your spirals. Brady's willowy six-yard toss to wideout Jabar Gaffney in the
back of the end zone put New England up 28--21. Manning answered by driving
Indy to the Patriots' two, whereupon Saturday recovered running back Dominic
Rhodes's fumble to tie the game. The two teams traded field goals before rookie
Stephen Gostkowski's 43-yarder gave New England a 34--31 lead with 3:49 left.
Each defense forced punts without allowing a first down, and when Manning
trotted onto the field with 2:17 to go and the ball at his own 20, these were
the stakes: Drive 80 yards and take a trip to Electric Bradyland; fall short
and face at least another year's worth of chokes-under-pressure barbs.
Manning was on his
game even before kickoff on Sunday, as his mother, Olivia, attested outside the
Colts' locker room afterward. Noting that she and her husband, former Saints
quarterback Archie, were celebrating their 36th wedding anniversary, Olivia
gestured toward Peyton's older brother, Cooper, and his younger brother, New
York Giants quarterback Eli, standing nearby. "Only one of my boys
remembered," Olivia said, pulling out her cellphone to reveal a text
message sent at 2:58 p.m. HAPPY ANNIVERSARY. I LOVE Y'ALL--PEYTON.
On the most
glorious drive a Manning quarterback has ever led, Archie was hiding in the
tunnel behind the end zone, nervously sneaking peeks at the field. Peyton
sandwiched completions to Wayne around a 32-yard deep out to third-string tight
end Bryan Fletcher. Suddenly it was first down at New England's 11, and a pair
of runs by rookie Joseph Addai set up a third-and-two at the three. The Pats
typically blitz in such situations, but Dungy reasoned that they'd be hesitant
because they'd been burned while doing so--on a Manning fade to Harrison for a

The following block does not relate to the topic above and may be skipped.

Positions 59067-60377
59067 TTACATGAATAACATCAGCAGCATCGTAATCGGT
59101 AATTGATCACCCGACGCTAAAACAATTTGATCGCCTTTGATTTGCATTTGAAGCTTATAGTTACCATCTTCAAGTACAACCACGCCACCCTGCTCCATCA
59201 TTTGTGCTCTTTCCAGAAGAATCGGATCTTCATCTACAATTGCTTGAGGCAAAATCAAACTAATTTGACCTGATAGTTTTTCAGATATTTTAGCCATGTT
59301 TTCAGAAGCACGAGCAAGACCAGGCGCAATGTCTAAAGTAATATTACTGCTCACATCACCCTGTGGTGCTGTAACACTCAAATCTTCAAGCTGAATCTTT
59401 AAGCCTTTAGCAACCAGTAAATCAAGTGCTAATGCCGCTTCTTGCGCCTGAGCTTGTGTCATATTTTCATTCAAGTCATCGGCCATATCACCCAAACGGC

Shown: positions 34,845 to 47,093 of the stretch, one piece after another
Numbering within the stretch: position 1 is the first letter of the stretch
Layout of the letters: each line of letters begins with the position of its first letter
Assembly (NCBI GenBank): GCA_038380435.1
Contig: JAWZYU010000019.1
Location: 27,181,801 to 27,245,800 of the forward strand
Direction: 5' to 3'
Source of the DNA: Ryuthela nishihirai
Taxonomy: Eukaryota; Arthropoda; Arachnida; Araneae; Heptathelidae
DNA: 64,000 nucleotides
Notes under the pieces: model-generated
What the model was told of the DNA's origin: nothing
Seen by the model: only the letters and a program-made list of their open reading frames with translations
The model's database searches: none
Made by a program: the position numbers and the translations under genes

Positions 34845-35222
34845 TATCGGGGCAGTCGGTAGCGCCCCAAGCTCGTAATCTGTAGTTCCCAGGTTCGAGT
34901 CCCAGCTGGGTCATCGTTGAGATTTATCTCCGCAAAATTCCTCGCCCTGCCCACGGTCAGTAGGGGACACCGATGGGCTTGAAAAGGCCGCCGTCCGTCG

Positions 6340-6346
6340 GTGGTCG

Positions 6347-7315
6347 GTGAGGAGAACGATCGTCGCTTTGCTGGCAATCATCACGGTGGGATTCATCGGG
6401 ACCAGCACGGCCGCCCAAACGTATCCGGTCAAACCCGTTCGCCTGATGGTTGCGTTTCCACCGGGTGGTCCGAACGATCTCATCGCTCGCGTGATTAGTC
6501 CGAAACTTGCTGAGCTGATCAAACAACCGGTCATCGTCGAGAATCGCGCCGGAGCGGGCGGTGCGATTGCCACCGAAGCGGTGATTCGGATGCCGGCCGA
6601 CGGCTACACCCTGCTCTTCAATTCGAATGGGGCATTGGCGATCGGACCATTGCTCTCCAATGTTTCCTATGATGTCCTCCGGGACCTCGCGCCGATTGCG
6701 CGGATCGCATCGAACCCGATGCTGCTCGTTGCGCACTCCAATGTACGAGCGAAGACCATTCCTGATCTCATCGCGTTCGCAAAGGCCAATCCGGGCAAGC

TD--during Indy's 27--20 win in Foxborough in November. He was right. The Pats
sat back. Addai took a handoff and blasted up the middle for the sweetest score
any Colts fan has seen since Johnny Unitas hung up his high-tops.
Still, this epic
wasn't finished until Brady, with 24 seconds to go and the ball at the Indy 45,
zipped a pass over the middle toward tight end Benjamin Watson. Colts
cornerback Marlin Jackson saw it like a neon light on South Beach. He raced in
to make the interception that sent a choked-up coach and his jacked-up players
Long after the
confetti-laced celebration on the field, Dungy retreated to the dressing area
and let his emotions flow. He talked of the inspiration he'd derived from
James's memory and from the other parents of suicide victims whom he has
befriended in the wake of his son's death. And he recalled the goodbye hug he
got from Lauren on Sunday afternoon as he prepared to leave for the Dome.
"I want a
blowout," she'd said, to which her husband replied, "It's probably not
gonna be that way. It's gonna be a nailbiter." Then she clutched him tight
and whispered, "No matter what happens, no matter what you do, I support
On this landmark
Sunday, Lauren Dungy had more company than she could have known--most notably
from a locker room full of players whose leader refused to let them wilt. And
really, why should they have? It was their time.